Photo: Fernando Lugo
President Fernando Lugo said Friday he accepts the Paraguayan Senate’s decision to oust him after a turbo-charged impeachment process in which the law was “twisted like a fragile branch in the wind.”
“Tonight I leave through the biggest door of the motherland, I leave through the door of the heart of my compatriots,” he said to applause from supporters gathered at the presidential palace.
It is not Fernando Lugo, but “Paraguayan democracy that has been deeply wounded,” he said, while urging his partisans to limit themselves to peaceful protest.
“May the blood of the just never again be spilled because of mean-spirited interests in our country,” Lugo said.
Vice President Federico Franco was sworn-in as Paraguay’s chief of state barely 90 minutes after the vote to remove Lugo.
The next general election is set for April 2013.
Only four of the 43 senators present at Friday’s session voted against finding Lugo guilty of misfeasance for the events of June 15, when seven police and nine squatters were killed in a clash in the northeastern province of Canindeyu.
The opposition-dominated lower house voted overwhelmingly Thursday to impeach Lugo and the Senate adopted a schedule that called for the president’s trial to begin at 12:00 p.m. Friday and a verdict to be rendered before nightfall.
Lugo met at the presidential palace early Friday with Cabinet ministers from Argentina, Bolivia, Brazil, Colombia, Ecuador, Peru, Uruguay and Venezuela and with the secretary-general of the Union of South American Nations, or Unasur, Venezuela’s Ali Rodriguez.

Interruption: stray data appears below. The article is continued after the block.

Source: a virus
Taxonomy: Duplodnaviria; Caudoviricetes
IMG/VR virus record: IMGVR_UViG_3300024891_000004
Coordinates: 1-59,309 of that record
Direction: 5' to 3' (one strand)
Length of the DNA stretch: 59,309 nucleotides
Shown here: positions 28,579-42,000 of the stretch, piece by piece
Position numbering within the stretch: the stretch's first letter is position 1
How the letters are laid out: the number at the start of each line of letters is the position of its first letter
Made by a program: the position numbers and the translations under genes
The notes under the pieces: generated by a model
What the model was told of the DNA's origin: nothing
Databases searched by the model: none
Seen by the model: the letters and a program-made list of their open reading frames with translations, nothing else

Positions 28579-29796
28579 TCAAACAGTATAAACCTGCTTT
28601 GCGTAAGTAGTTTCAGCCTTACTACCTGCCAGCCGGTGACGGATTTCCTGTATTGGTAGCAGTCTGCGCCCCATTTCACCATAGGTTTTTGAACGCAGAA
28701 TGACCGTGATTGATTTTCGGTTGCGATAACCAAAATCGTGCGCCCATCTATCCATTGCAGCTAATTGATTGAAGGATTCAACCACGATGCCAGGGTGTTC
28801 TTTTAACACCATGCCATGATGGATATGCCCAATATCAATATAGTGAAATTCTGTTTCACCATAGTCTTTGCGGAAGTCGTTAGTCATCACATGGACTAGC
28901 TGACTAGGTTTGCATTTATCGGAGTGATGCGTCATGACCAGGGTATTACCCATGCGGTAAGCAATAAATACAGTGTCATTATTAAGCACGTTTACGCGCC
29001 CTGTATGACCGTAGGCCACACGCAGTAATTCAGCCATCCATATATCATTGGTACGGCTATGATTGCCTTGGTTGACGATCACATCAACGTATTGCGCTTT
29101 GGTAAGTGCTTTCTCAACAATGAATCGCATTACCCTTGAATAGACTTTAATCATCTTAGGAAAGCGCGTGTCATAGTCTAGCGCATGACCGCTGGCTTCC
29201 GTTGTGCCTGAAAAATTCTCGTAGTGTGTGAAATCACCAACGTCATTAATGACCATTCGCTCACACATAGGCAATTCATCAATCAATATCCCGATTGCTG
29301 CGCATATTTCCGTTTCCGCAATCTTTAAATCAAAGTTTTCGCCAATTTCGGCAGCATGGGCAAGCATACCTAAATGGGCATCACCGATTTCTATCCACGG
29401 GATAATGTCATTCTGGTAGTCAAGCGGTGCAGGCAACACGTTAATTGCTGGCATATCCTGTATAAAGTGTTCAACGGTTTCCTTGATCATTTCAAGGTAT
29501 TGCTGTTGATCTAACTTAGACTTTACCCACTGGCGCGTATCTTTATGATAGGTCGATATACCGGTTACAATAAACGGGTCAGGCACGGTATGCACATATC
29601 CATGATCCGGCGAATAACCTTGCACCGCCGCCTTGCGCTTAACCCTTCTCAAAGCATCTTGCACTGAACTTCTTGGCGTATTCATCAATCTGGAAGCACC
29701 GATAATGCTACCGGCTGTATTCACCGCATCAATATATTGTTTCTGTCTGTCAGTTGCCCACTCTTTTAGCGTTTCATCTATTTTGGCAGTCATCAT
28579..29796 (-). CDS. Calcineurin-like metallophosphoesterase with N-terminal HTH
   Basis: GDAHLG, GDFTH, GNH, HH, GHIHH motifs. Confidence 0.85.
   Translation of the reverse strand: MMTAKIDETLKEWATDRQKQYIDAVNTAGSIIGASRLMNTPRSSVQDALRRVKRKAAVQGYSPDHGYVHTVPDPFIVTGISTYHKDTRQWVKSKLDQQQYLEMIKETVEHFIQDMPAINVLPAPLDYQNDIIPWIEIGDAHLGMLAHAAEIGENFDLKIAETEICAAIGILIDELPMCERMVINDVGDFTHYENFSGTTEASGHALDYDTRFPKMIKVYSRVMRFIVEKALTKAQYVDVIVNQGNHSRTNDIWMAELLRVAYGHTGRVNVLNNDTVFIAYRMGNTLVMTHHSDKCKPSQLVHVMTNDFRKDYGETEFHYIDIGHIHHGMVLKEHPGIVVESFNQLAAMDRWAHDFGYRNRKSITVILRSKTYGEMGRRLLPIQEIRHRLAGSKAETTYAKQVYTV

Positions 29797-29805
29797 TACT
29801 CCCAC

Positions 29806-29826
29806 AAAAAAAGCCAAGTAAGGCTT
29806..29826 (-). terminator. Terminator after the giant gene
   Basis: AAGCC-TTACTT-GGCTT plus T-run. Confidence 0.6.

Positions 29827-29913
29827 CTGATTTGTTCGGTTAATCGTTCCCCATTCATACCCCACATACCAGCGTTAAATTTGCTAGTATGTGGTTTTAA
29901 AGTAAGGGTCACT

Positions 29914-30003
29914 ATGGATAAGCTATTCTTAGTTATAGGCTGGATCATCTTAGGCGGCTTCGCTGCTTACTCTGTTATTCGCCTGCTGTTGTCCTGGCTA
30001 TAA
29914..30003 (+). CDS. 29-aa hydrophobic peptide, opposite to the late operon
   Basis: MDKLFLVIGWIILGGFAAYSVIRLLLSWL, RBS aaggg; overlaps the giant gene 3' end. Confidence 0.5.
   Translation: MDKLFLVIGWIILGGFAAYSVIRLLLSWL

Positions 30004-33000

Paraguay currently holds the rotating presidency of Unasur, whose member-states decided Thursday to dispatch officials to Asuncion to show solidarity with Lugo in the face of what his allies both at home and abroad described as a coup.
The head of the Organization of American States, Jose Miguel Insulza, acknowledged Friday that Paraguay’s constitution allows for impeachment, yet he raised concerns about the compressed timetable.
“The question is if the minimum conditions are in place to have a legitimate defense in the face of the speed of the process,” Insulza said during a special session of the OAS council in Washington.
Lugo, a former Catholic bishop, was elected in 2008 at the head of a broad-based coalition in favor of reform in the poor, landlocked South American nation.
His victory marked the end of 60 years of rule by the Colorado Party, including the 1954-1989 dictatorship of Gen. Alfredo Stroessner.
Hopes for significant change under Lugo have gone largely unfilled, due in part to his personal problem.
After finding himself forced to acknowledge fathering children during his years in the church, Lugo endured a months-long battle with cancer.
Another source of frustration has been obstruction and sabotage by Paraguay’s entrenched political establishment.